Ford India’s Faux Ad Scandal

paris hilton kardashians ford ad 150x150 Ford Indias Faux Ad Scandal

The PR Verdict: “C” (Distinctly OK) for WPP Group.

In the normal course of events, ad agencies come in to help clients clean up a mess – they don’t create it in the first place. That, however, was the case this week at WPP Group and its JWT subsidiary in India. The British imagemaker and world’s largest ad agency was in the unenviable position of having to apologize for salacious and, to many, highly offensive advertisements JWT employees created for Ford India.

The faux ad campaign depicts a famous person in the front seat of the Ford Figo with his or her perceived rivals bound and gagged in the roomy trunk. In one, Paris Hilton winks saucily as three Kardashian sisters squirm in the boot. In another, someone resembling Italian Prime Minister Silvio Berlusconi flashes a “peace” sign above three tied-up young ladies sporting spiked heels, leather, and ball gags. The campaign’s tagline? “Leave Your Worries Behind.”

Unfortunately for the JWT employees who created the joke ads and posted them on a website for creative advertising, women appearing to be kidnapped and tortured is rather a sensitive topic in India these days. In recent months, the highly publicized gang rapes of an Indian student and a Swiss tourist have shone an unflattering light on India’s treatment of women. Ironically, the ads appeared just days after the Indian Parliament passed sweeping anti-rape legislation designed to better protect women and punish those who would assault them.

THE PR VERDICT:  “C” (Distinctly OK) for WPP, which swiftly fired the offenders and appears to have used its massive clout to make clear that Ford did not see or approve the ads.

THE PR TAKEAWAY: Guard the brand fiercely. This isn’t the first time a fake ad or news story has been created in jest, and it won’t be the last; indeed, such antics are an age-old tradition at some agencies. As Ford India CEO Alan Mulally noted with chagrin, steps will be taken to ensure that “no independent person [can do] something like this with the Ford brand and logo” in future. Make sure those who have access to your brand understand the dire consequences of not treating it with respect.

Lights, Camera, Lawsuit: The Real Drama Behind Documentaries

2012 queen of versailles 001 300x200 Lights, Camera, Lawsuit: The Real Drama Behind Documentaries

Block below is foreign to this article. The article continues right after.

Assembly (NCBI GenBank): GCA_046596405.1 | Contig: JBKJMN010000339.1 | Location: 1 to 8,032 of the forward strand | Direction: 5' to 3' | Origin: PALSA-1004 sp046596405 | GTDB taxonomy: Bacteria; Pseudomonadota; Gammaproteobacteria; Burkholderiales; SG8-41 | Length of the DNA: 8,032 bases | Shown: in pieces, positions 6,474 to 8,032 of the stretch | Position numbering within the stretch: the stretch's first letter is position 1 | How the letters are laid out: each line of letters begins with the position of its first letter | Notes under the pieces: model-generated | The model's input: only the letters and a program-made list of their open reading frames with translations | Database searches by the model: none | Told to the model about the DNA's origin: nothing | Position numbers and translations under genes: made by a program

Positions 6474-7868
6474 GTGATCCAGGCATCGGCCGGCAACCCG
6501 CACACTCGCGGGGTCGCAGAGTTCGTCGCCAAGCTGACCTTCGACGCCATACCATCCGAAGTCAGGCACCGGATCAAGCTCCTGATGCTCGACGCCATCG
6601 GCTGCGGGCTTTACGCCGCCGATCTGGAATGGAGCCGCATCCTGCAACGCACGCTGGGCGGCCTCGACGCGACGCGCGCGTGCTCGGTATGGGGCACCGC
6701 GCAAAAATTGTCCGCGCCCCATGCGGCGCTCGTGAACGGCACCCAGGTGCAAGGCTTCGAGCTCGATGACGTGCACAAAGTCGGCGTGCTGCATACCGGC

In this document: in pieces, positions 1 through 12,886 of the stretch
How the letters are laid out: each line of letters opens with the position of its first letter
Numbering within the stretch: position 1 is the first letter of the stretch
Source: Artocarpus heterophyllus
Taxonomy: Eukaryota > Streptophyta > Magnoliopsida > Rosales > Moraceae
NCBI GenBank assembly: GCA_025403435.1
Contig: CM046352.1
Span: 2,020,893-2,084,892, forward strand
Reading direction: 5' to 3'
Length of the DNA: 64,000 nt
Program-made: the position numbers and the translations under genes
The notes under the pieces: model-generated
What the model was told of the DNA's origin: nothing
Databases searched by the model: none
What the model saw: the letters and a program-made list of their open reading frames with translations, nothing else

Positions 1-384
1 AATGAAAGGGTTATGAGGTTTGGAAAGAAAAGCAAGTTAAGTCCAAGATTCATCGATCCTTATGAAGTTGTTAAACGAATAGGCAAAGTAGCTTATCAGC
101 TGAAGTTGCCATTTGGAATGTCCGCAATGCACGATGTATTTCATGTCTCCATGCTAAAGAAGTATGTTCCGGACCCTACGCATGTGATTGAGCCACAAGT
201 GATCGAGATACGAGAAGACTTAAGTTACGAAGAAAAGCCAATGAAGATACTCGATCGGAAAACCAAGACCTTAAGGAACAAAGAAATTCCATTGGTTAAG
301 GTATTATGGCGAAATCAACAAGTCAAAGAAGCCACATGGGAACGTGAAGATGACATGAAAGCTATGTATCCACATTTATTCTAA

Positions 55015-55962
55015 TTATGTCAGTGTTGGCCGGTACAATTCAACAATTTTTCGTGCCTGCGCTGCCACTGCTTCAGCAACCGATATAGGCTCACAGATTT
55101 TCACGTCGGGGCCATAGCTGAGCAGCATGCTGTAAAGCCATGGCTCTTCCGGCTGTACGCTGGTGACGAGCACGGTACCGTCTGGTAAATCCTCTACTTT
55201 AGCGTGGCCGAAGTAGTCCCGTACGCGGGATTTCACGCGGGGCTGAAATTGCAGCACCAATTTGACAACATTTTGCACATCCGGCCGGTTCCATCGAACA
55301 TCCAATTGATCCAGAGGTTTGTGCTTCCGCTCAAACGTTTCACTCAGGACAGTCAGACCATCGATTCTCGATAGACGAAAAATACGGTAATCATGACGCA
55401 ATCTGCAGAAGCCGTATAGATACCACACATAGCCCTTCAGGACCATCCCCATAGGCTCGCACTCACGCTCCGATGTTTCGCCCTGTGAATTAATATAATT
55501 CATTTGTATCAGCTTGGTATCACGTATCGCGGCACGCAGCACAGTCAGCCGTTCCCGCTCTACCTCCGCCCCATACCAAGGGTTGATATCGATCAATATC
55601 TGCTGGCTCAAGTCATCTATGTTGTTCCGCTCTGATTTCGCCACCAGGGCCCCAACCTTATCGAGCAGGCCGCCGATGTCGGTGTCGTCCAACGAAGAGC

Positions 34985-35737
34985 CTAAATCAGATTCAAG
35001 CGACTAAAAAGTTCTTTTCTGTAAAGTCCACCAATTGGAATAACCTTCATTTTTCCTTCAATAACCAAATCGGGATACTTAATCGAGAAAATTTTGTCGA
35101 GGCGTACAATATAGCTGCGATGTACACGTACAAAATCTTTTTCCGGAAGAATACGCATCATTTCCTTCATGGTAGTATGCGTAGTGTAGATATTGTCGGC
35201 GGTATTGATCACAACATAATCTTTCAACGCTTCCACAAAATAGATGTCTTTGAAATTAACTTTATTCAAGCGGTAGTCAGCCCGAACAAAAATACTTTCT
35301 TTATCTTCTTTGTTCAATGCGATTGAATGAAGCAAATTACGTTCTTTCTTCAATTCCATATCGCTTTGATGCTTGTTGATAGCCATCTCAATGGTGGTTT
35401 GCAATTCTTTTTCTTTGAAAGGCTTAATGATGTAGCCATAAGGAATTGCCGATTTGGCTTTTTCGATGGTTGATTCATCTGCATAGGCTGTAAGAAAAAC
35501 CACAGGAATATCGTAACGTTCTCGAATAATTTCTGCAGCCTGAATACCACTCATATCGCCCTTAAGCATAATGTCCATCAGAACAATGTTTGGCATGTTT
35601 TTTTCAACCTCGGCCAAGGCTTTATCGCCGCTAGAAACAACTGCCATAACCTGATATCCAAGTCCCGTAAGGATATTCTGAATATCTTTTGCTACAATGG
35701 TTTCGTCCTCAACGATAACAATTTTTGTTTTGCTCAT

The PR Verdict: “D” (It’s a Dud) for David and Jackie Siegel.

Why does anyone agree to take part in reality TV-style documentaries? Invariably they end in tears and lawsuits. The forthcoming documentary The Queen of Versailles, about a thrillingly tacky billionaire couple that embarks on a quest to create America’s largest home, proves the point. Well before the film’s release date on July 20, lawsuits began flying.

Meet David and Jackie Siegel, the couple with royal pretensions. David is the billionaire founder of Westgate Resorts. At 77 years of age, he says with pride that Westgate is the largest privately owned time-share company in the world. His wife, 31 years his junior, marvels in the film at her crocodile boots by Gucci ($17,000), her ten kitchens, spa, and bowling alley–requisites, obviously, of any comfortable home. The dream? To create a palace to rival Versailles, in the principality of Orlando, Florida.

The dream turned nightmarish when the film’s final edits came through. Westgate, like many other business, hit the headlines for running into problems with the collapse of the property boom. The film suggests that David Siegal was in financial trouble and juxtaposes images of ongoing and then ceased construction.  Wasn’t this meant to be about business success and not business failure? We’ve been stung–call the lawyers!

The PR Verdict: “D” (It’s a Dud) for the Siegels and their delusional expectation that this documentary would be anything but problematic.

PR Takeaway: It’s all in the final cut. The longer the filming, the bigger the edits.  If Siegel wanted a documentary about his business success, he should have paid to have a promo film made about him and his firm. As the film crew followed the construction of the 90,000 square foot house, requiring months of filming, any control of the final outcome was relinquished. Not even a generous banquet with the producers in the Siegel’s Hall of Mirrors would shift the story line on this one. Their best hope is to take a leaf out of the Kardashian book and see how they can milk their new notoriety.

To read more, click here.

Should the Spiegels have expected anything other than drama, or are they getting a room with a view to reality? Give us your PR Verdict, below.